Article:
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Jaitley vows more action

Arun Jaitley in New Delhi on Friday. Picture by Prem Singh

New Delhi, July 18: The government today said it planned a series of reforms outside the budget in the months ahead.

Replying to a debate on the general budget, finance minister Arun Jaitley told the Lok Sabha: “There are a series of steps that we have to take. The budget was only some of those steps. It was directional. It only shows direction. There will be many steps that will be taken outside the budget. It is not necessary that everything is announced in the budget.”

Jaitley said he had been receiving a large number of suggestions to change or clarify his tax proposals. He said he would respond to them during the debate on the Finance Bill later.

Mutual fund players are among those who are demanding a change. They want the government to defer the imposition of long-term capital gains tax on debt funds.

Beside, there are demands for clarity on depreciation rules for wind farms and on the imposition of General Anti Avoidance Rules (GAAR).

The first stage consideration of the budget was completed today with the Lok Sabha approving it. The second stage will involve discussions on demands for grants followed by the approval of the Finance Bill.

Mutual funds

According to Jaitley, the government will not levy any tax with retrospective effect that creates additional burden, adding that existing anomalies will be corrected.

Many took Jaitley’s comment to mean that the imposition of long-term capital gains tax on debt mutual funds would not be retrospective.

“One thing we have made very clear: No retrospective tax creating fresh liabilities will be imposed,” the minister said.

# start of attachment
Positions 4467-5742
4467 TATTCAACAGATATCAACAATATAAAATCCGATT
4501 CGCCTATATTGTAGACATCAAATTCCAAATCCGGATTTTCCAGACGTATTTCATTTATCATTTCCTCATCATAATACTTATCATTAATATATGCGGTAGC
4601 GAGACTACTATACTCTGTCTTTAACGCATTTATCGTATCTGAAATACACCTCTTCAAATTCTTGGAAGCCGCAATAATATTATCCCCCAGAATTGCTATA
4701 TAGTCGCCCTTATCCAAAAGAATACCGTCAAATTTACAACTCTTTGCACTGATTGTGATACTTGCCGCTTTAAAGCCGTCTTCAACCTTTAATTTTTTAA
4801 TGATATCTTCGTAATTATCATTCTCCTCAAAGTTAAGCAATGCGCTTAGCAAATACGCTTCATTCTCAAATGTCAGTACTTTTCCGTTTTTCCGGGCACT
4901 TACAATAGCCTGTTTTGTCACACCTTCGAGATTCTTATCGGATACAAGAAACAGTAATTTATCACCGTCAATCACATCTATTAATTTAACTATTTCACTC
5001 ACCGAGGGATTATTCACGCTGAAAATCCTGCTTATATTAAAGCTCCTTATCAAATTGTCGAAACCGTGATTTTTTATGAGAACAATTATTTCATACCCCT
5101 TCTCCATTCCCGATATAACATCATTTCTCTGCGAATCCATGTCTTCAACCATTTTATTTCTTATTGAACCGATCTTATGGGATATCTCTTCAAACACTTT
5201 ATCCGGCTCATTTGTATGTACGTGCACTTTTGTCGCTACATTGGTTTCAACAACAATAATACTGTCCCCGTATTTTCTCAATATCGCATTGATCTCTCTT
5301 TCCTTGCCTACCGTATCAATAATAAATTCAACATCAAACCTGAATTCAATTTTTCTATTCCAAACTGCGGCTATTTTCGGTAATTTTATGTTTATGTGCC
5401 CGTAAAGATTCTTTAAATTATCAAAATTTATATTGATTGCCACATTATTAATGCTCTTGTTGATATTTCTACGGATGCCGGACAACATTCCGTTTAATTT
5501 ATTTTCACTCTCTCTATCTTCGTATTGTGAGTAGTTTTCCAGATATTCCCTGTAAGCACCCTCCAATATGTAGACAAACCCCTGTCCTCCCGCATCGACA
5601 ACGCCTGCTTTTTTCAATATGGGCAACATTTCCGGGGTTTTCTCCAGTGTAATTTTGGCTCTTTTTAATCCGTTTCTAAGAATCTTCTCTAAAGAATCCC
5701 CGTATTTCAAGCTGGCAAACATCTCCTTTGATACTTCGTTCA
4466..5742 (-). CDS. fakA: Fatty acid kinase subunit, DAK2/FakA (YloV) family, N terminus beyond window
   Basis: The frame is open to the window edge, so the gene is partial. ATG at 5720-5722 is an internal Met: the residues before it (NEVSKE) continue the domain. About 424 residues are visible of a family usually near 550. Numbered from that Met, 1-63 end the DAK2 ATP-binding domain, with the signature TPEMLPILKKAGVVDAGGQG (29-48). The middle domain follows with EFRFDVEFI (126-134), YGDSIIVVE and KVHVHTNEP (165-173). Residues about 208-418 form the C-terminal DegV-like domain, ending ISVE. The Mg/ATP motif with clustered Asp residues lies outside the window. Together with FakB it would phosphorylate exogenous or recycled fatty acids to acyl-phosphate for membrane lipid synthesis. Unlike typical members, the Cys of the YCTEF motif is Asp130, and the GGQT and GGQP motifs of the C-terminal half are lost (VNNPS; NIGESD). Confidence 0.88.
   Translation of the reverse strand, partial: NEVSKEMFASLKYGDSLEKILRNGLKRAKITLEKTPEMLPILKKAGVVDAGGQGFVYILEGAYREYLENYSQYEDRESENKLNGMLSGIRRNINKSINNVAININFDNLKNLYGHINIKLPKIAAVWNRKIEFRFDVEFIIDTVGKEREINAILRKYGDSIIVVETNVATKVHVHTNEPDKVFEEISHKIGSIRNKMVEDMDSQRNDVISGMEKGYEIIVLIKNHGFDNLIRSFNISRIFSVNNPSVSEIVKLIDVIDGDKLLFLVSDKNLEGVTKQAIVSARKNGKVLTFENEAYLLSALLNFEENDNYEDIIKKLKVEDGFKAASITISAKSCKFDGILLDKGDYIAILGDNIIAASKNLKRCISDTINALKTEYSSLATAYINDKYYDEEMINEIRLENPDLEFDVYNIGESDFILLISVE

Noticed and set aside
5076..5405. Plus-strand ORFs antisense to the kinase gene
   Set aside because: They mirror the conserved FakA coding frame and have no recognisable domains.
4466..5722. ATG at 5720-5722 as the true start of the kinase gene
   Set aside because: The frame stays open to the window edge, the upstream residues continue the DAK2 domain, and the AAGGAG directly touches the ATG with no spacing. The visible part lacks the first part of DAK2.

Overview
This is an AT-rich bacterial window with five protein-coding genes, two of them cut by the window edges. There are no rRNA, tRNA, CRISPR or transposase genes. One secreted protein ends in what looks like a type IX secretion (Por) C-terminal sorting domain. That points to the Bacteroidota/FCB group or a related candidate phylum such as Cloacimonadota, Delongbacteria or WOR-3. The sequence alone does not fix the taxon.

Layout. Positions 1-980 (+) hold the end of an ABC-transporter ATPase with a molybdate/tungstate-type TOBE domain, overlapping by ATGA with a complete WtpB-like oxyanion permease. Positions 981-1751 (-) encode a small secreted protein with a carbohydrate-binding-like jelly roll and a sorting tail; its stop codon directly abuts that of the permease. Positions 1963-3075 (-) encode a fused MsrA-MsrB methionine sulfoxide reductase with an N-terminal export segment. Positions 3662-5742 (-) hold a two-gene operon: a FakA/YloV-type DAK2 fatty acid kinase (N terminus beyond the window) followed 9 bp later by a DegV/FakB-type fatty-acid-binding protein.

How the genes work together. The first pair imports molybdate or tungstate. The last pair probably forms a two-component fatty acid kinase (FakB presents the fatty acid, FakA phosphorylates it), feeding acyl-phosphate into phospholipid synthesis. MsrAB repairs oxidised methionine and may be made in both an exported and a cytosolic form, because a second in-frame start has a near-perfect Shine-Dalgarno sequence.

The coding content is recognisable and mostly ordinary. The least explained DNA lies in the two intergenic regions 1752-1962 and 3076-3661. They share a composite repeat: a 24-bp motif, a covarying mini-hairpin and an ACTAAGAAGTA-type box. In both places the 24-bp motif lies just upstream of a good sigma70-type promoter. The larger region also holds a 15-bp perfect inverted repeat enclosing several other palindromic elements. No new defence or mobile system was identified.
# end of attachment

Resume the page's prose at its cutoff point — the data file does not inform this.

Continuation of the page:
He said the government had no qualms about being “pro-business”, asserting that it was necessary to generate more revenues and increase spending, which would benefit the poor and marginalised sections of society.

The government is trying to restore the confidence of domestic and foreign investors by bringing “civility” in the taxation system and removing the perception of “tax terrorism”, he said.

Jaitley said he preferred low taxes to encourage economic activity. “If you put higher taxes on products, people will buy products from outside. Lower taxes will increase economic activities.”

He noted that investors over the last few years had developed “doubts” about the India story in the backdrop of an unpredictable tax regime.

Lower interest rate

Jaitley also said he hoped interest rates would be reduced should inflation ease, days after data showed consumer inflation easing to their lowest since the figures were first published in January 2012.

“Interest rates have gone up. Hopefully, if inflation moderates, they will come down,” Jaitley told Parliament.

Data released by the government earlier this week, showed consumer price-led inflation eased to 7.31 per cent in June, helped by a slowdown in food inflation and a favourable statistical base.

The Reserve Bank of India, which uses retail prices as its main inflation gauge while deciding on the country’s monetary policy, will review policy rates on August 5.

FDI limit

Jaitley also defended his proposal to raise the foreign direct investment limit in defence and insurance, stating that there is an urgent need to attract foreign capital and expertise in the defence sector as India imports almost 70 per cent of its defence equipment which entails a huge foreign exchange outgo.

 
 
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